At the Beach by Jean-Didier Urbain Summary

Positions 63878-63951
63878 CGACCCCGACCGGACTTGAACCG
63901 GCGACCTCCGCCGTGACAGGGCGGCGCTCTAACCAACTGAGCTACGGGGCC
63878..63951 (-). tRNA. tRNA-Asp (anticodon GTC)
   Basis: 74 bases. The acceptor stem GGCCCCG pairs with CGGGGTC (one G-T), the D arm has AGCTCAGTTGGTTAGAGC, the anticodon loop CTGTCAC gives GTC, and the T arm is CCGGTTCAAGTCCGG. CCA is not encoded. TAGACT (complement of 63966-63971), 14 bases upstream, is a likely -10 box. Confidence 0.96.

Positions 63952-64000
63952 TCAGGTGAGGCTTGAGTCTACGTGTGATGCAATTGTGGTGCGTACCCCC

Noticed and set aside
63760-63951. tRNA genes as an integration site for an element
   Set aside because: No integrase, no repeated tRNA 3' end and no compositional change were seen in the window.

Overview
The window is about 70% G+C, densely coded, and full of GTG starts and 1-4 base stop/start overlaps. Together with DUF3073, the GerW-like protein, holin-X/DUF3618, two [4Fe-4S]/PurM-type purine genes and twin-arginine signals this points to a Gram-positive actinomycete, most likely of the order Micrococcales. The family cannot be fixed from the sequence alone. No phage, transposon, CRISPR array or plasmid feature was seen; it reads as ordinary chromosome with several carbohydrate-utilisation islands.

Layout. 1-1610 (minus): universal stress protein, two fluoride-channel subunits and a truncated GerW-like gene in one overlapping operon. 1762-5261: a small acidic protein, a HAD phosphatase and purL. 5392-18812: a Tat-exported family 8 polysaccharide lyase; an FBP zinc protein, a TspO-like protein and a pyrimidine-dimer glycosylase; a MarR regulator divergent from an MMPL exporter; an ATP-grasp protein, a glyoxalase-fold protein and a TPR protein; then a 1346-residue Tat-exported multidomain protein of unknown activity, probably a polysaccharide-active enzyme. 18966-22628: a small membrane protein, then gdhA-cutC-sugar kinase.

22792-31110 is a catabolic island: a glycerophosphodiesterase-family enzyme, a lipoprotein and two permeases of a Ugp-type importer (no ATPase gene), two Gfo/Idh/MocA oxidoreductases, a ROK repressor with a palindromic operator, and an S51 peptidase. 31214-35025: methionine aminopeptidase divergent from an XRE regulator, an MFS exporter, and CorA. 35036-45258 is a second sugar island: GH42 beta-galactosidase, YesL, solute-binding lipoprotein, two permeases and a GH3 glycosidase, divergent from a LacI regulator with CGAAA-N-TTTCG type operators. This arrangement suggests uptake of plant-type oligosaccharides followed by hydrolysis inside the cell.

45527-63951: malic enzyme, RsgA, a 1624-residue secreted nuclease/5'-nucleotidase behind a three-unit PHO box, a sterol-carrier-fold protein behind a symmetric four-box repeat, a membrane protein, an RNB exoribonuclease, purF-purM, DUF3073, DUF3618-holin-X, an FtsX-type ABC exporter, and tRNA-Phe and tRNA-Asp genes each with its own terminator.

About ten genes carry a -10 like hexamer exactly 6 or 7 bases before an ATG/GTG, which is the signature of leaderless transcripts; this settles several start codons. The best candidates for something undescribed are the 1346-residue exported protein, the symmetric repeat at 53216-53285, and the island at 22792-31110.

Around the world, when people think of vacation it's the beach they want--even when long distances must be traversed, the seashore is the place to escape the rigors of modern life. How did this come to be, and what does our ongoing love affair with the beach mean? How do shore vacations differ from traditional tourism, and what does this tell us about our fears and dreams? In At the Beach, Jean-Didier Urbain offers witty and insightful answers to these questions. Urbain traces the transformation of the beach from a place of mythological threats and a demanding workplace fraught with danger to a destination for medical treatment and the pursuit of pleasure. He looks to the emergence of the modern vacation in the nineteenth century, examines representations of beachgoing in literature and the arts, and shows the transgressive side of beach culture--from nudism to hedonism to various "scandals" about costume, behavior, and sexuality that make the beach the site of social spectacle as well as leisure. Urbain's ultimate focus is the paradoxical enterprise of the residential seaside vacationer, who travels in order to stay in one place and who leaves the everyday world behind to reconstruct an idealized version of it at the shore. He argues that unlike tourists, who move from place to place, beach vacationers are not seeking to explore nature, to discover other cultures, or even to "get away from it all"; rather, they are attempting to re-create their own identities through a simplified community they can no longer find elsewhere. Blending history with social observation, Urbain presents an original, incisive, and entertaining account of this enduring ritual of escape and recreation.